The Giants enter the 2013 season with a target on their backs as world champions, and with the team going in the direction that Posey goes, it's hard to see him landing anywhere else.
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By making a substantial investment in Albert Pujols last offseason, the Los Angeles Angels ensured themselves that they'll have one of the most dynamic offensive players the league has ever seen in their lineup day after day.
He's one of the most explosive offensive talents that the league has seen in quite some time, and while there was no doubt some bitterness in St. Louis when he departed prior to last season, the 445 home runs and more than 1,300 RBI he earned in 11 years for the Cardinals won't soon be forgotten.
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Baseball's greatest closer took a step in the wrong direction last spring, as Mariano Rivera's 2012 season was ended after he sustained a torn ACL while shagging fly balls.
He'll be back with the Yankees this season. No matter what he does in 2013, taking into account his regular-season and postseason prowess, we should all realize that we won't see a closer like this for years to come.
A 2.21 career ERA and astonishing 0.70 career postseason ERA will certainly ensure he's a first-ballot Hall of Famer.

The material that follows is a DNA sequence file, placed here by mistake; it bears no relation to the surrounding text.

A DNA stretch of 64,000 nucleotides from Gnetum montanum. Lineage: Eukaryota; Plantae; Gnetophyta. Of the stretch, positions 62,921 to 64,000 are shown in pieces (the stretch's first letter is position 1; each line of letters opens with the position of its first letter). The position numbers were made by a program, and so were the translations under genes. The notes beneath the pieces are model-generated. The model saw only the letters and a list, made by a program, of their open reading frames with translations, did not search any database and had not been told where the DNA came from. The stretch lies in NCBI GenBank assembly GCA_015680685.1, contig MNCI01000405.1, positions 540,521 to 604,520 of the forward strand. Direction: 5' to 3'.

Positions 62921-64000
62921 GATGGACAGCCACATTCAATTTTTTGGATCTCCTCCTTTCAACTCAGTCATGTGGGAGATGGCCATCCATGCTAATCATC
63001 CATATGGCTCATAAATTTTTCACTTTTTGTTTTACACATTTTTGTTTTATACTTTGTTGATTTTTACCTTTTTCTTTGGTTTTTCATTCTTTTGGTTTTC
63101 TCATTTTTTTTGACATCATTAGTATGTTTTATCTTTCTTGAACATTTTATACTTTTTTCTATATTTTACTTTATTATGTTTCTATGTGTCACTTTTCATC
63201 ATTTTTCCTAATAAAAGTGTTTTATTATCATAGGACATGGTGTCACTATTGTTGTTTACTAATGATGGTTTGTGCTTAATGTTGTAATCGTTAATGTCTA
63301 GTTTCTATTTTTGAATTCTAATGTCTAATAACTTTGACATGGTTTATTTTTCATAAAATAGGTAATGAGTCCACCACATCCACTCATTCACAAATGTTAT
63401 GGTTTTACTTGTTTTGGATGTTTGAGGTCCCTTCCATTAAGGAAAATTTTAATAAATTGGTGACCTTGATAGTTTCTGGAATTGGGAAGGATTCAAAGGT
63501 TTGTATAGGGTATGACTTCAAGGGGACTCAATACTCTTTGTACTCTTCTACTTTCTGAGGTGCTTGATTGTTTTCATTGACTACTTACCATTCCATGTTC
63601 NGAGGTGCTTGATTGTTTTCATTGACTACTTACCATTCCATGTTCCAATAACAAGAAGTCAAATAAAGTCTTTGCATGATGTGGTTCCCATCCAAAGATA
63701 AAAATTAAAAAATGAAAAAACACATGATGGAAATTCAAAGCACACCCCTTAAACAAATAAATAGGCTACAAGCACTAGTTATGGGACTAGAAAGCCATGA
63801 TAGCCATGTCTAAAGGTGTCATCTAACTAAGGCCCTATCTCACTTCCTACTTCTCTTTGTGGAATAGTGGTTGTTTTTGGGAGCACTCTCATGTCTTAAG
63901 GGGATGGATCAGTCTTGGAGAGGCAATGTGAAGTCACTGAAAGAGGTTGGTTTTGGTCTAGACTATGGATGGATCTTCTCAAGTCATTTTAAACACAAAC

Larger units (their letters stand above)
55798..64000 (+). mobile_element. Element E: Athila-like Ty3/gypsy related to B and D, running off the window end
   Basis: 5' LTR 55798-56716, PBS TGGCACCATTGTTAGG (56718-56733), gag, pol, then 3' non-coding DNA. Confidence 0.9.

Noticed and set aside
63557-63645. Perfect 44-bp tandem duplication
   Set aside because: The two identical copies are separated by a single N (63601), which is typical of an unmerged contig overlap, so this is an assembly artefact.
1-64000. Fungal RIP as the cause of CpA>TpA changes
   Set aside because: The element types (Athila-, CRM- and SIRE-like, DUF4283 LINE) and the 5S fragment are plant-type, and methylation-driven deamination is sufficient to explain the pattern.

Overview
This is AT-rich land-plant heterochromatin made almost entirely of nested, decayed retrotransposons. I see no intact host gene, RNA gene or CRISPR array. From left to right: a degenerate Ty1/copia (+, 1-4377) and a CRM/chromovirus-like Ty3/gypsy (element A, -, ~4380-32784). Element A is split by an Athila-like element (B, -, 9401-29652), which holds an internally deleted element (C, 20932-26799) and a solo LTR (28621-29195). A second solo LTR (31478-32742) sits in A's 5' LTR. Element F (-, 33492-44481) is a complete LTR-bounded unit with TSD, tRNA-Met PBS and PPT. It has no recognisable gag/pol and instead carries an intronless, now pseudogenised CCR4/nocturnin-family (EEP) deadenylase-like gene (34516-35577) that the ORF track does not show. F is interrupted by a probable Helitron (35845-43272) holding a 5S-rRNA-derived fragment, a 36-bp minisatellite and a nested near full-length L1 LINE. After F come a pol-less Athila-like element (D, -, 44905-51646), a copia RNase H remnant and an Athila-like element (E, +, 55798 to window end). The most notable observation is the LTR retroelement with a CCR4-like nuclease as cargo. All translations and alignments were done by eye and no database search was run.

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Having only known one team in Major League Baseball, it was hard to imagine Ichiro Suzuki playing in anything other than a Seattle Mariners uniform.
His 2011 season showed a slight decline from his past seasons in Seattle, but he's still a great outfielder and remains a constant threat in the batter's box. That's something the Yankees found helpful in 2012 when they acquired him from the Mariners.
With at least 200 hits in all but one season with the Mariners and an average of nearly 40 stolen bases per year, his stat line should certainly be even more Cooperstown-worthy by the time he hangs it up.
Even though he won't be ending his career in Seattle, the fans will always remember what he brought to the diamond for 11 great seasons, and he should definitely find his number being retired when all is said and done.
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As a rookie in 2012, Mike Trout did what any first-timer would do—put up a .326 batting average, .399 on-base percentage, 0.963 OPS, drive in 83 runs, hit 30 home runs, steal 49 bases and score 129 runs.
OK, so putting up a stat line like that isn't something any rookie has ever done, and while that's the reason he was a unanimous selection for AL Rookie of the Year, an all-time season apparently wasn't enough for MVP honors.
Miguel Cabrera's Triple Crown season was no doubt impressive, and we won't call Trout a "loser" in the category since he'll have his shot at the honor in no time.
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After taking home both AL Cy Young and MVP honors in 2011, Justin Verlander was back at it again last season, posting a 17-8 record and 2.64 ERA in 33 starts.
He's won at least 17 games in six of the last seven seasons. With him headed in that direction again, the 30-year-old ace may very well still have his best days ahead of him—scary thought.
When your favorite team is facing him, you hate him, but with everything else he's done on the mound in recent seasons, it's hard not to love him.